# Why does $\# F(X)=\max(\# F,\# X)$ when $\# X$ is a transcendence basis?

I recently asked a question about the transcendence degree of $\mathbb{C}$ over $\mathbb{Q}$. In a nice answer which I hope to understand better, two facts were given:

1: If $F$ is any infinite field and $K/F$ is an algebraic extension, then $\# K = \#F$.

2: For any infinite field $F$ and purely transcendental extension $F(X)$, we have $\# F(X) = \max (\#F, \# X)$.

For the first one, since $K$ is algebraic over $F$, then there is a surjection from $F[X]\to K$ mapping a polynomial $p(x)$ to one of its roots. Since $F$ is infinite, $\# F[X]=\# F$ so $\# F\geq\# K$. Since $K\supset F$, $\# K\geq \# F$, and equality follows. Is this correct?

I don't understand how the 2nd fact is true. Could some please explain it? Thank you.

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The extension $F(X)$ is isomorphic to the field of fractions of the polynomial ring $F[X]$.

What is the cardinality of $F[X]$? Since for every $f\in F[X]$ there exists a finite $X_0\subseteq X$ such that $f\in F[X_0]$, and $\#F[X_0]=\#F$, we have \begin{align*} \#F[X] &= \#\bigcup_{\substack{X_0\subseteq X\\ \#X_0\lt\infty}}F[X_0]\\ &\leq \sum_{\substack{X_0\subseteq X\\ \#X_0\lt\infty}}\#F[X_0]\\ &= \sum_{\substack{X_0\subseteq X\\ \#X_0\lt\infty}}\#F\\ &= \#\{X_0\subseteq X\mid \#X_0\lt\infty\}\#F\\ &=\left\{\begin{array}{ll} \#X\#F &\text{if }\ \#X=\infty\\ 2^{\#X}\#F &\text{if }\ \#X\lt\infty \end{array}\right.\\ &= \max\{\#X,\#F\}. \end{align*} On the other hand, $F\subseteq F[X]$ and $X\subseteq F[X]$, so $\max\{\#X,\#F\}\leq\#F[X]$. This gives equality.

The field of fractions can be viewed as a quotient of $F[X]\times(F[X]-\{0\})$ modulo the equivalence relation $(f,g)\sim (h,k)\Longleftrightarrow fk=gh$, and since $F[X]$ is infinite, this means that the cardinality is at most that of $F[X]$; since it contains a subring isomorphic to $F[X]$, we conclude that $\#F(X)=\#F[X]$, giving equality.

(A proof that the cardinality of the set of all finite subsets of an infinite set $X$ is equal to that of $X$ can be found here )

On rereading your argument for the first part, it is incomplete, I think.

If your $X$ represents a set of indeterminates, then you need to explain why it cannot have cardinality larger than $F$; if it represents a single indeterminate, then it is false that an algebraic extension must be a surjective image of the polynomial ring in one variable (for example, the algebraic closure of $\mathbb{Q}$ is certainly algebraic over $\mathbb{Q}$, but it is not simple, so it is not the surjective image of $\mathbb{Q}[x]$).

So you need to explain why $\#X\leq\#F$.

A better argument would be to note that there is a map from $K$ to $F[x]$ (single indeterminate) that sends every element of $K$ to its monic irreducible polynomial over $F$. This map is not one-to-one, but each element $f$ of $F[x]$ has at most $\deg(f)$ preimages. As this is finite, it follows that each fiber of the map $K\to F[x]$ is finite. Therefore, \begin{align*} \#K &\leq \sum_{f\in F[x]}\deg{f}\\ &\leq \sum_{f\in F[x]} \aleph_0\\ & = \#F[x]\aleph_0\\ &=\#F[x]\\ &=\#F \end{align*} (since $F$ is infinite). Then noting $F\subseteq K$ gives the other inequality.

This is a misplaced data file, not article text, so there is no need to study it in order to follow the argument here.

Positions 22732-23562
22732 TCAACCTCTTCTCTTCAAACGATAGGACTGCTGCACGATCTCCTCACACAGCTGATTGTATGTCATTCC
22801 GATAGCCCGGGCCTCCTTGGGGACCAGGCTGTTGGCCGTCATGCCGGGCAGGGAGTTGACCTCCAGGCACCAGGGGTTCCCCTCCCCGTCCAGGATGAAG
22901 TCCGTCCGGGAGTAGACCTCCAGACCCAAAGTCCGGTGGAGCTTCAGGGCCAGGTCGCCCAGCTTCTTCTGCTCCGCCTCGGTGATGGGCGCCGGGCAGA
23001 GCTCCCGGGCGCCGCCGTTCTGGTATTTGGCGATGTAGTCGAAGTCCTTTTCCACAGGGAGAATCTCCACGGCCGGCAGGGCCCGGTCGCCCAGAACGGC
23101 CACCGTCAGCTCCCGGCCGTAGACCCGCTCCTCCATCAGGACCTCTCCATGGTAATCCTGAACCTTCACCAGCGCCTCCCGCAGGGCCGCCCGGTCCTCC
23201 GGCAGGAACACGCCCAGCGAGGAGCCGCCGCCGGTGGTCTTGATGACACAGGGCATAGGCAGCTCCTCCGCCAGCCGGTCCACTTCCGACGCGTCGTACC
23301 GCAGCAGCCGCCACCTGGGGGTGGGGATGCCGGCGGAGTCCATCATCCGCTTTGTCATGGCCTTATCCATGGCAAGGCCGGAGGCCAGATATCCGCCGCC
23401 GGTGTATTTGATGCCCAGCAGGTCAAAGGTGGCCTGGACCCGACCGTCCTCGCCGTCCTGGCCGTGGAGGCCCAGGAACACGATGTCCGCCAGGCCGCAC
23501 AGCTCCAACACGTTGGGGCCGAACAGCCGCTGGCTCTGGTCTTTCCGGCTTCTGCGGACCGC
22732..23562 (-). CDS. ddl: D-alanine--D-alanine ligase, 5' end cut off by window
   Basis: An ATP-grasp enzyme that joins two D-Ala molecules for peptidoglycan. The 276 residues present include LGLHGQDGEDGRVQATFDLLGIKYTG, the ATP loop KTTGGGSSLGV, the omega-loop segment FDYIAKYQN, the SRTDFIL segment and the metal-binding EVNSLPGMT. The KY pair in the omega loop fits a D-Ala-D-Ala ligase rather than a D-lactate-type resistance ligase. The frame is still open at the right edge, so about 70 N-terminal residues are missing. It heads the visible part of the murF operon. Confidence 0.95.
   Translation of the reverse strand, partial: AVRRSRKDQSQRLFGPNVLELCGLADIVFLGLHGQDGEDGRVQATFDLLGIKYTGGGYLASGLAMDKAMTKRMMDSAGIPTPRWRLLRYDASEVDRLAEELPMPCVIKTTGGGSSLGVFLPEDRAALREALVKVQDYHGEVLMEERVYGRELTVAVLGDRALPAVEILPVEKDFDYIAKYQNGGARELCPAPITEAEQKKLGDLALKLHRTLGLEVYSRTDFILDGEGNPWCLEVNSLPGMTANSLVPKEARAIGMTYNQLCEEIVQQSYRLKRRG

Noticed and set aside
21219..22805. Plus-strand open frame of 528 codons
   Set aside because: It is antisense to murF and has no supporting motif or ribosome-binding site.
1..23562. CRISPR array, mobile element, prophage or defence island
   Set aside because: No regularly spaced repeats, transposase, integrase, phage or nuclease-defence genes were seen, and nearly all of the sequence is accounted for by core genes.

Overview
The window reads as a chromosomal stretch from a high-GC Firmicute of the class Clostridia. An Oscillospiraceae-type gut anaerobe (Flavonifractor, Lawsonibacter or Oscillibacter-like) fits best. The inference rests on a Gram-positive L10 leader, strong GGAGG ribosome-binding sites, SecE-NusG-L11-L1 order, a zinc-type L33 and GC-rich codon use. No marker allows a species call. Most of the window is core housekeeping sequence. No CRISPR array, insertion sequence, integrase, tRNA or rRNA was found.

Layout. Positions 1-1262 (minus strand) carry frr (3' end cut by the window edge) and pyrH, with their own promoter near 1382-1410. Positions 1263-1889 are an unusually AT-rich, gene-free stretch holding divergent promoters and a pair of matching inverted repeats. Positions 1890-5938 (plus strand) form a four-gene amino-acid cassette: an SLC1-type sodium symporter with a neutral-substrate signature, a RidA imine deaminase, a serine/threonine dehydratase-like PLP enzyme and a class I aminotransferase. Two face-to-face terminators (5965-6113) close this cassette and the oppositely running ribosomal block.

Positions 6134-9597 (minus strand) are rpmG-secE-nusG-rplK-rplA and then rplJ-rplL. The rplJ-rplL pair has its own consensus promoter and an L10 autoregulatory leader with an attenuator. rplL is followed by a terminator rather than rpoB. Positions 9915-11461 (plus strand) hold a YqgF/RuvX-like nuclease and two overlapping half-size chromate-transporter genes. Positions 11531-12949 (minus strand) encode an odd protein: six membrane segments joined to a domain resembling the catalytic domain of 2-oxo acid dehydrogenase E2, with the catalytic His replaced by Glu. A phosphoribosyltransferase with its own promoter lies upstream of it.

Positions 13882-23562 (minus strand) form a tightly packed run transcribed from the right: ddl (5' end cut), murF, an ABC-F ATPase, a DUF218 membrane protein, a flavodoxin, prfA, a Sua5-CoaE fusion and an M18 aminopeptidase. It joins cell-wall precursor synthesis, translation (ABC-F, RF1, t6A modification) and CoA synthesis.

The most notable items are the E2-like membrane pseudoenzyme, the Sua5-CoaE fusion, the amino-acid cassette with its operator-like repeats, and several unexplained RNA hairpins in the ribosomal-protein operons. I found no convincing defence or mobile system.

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Thank you, this is a nice comprehensive answer. Also, for peace of mind, was my rough explanation of the first fact correct? – jain Jan 28 '12 at 23:33
@jain: not quite: if your $X$ has more than one element, why can't it have more elements than $F$ has? – Arturo Magidin Jan 28 '12 at 23:35
@Arturo: On my system, your use of \! causes the sum sign to overlap the summands. Perhaps you should consider using \substack (see AMS short-math-guide) instead? – Zhen Lin Jan 29 '12 at 0:14
Thanks for clarifying my mistakes. – jain Jan 29 '12 at 0:23

Theorem I: If $F$ is an infinite ring then $F[x]$ has the same cardinality as $F$.

Proof: Since every polynomial in $F[x]$ is uniquely determined by its coefficients we have that $F[x]\simeq\{\langle x_0,\ldots,x_n\rangle\mid n\in\mathbb N, x_i\in F\}$, that is all the finite sequences of elements in $F$.

Since $|F|$ is infinite, we have that $|F|=|F\times F|=|\underbrace{F\times\cdots\times F}_{n\text{ times}}|=\ldots$, therefore the cardinality of $F[x]$ is the countable union of all those finite sequences therefore $|F[x]|=|\bigcup F^n|=\aleph_0\times|F|=\max\{\aleph_0,|F|\}=|F|$.

(Of course this requires quite some axiom of choice, but we're alright with that.)

Note that every algebraic number has a minimal polynomial, therefore there are at most $|F|$ many algebraic elements over $F$. Therefore every algebraic extension cannot have added more than $|F|$ new elements, thus if $K$ is algebraic over $F$ then $|K|=|F|$.

By induction (and a bit more) we have that for a countable number of variables $x_0,x_1,\ldots$ the polynomial ring in those variables has the same cardinality as $F$.

Once we add "enough" we are bound to create transcendental elements, simply because there can only be so many polynomials over $F$. Transcendental extensions correspond to the field of fractions of $F[X]$ for some set of variables $X$ (which can be infinite, of course).

The field of fraction has cardinality of $|F[X]\times F[X]|=|F[X]|$. Every polynomial in $F[X]$ is a finite sequence from $X$ and a finite sequence from $F$. As we did in Theorem I we have that the finite sequences from both $X$ and $F$ have the cardinalities of $X$ and $F$ respectively, therefore $|F[X]|=|F|\cdot|X|=\max\{|F|,|X|\}$.

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Thank you, I appreciate it. – jain Jan 29 '12 at 0:24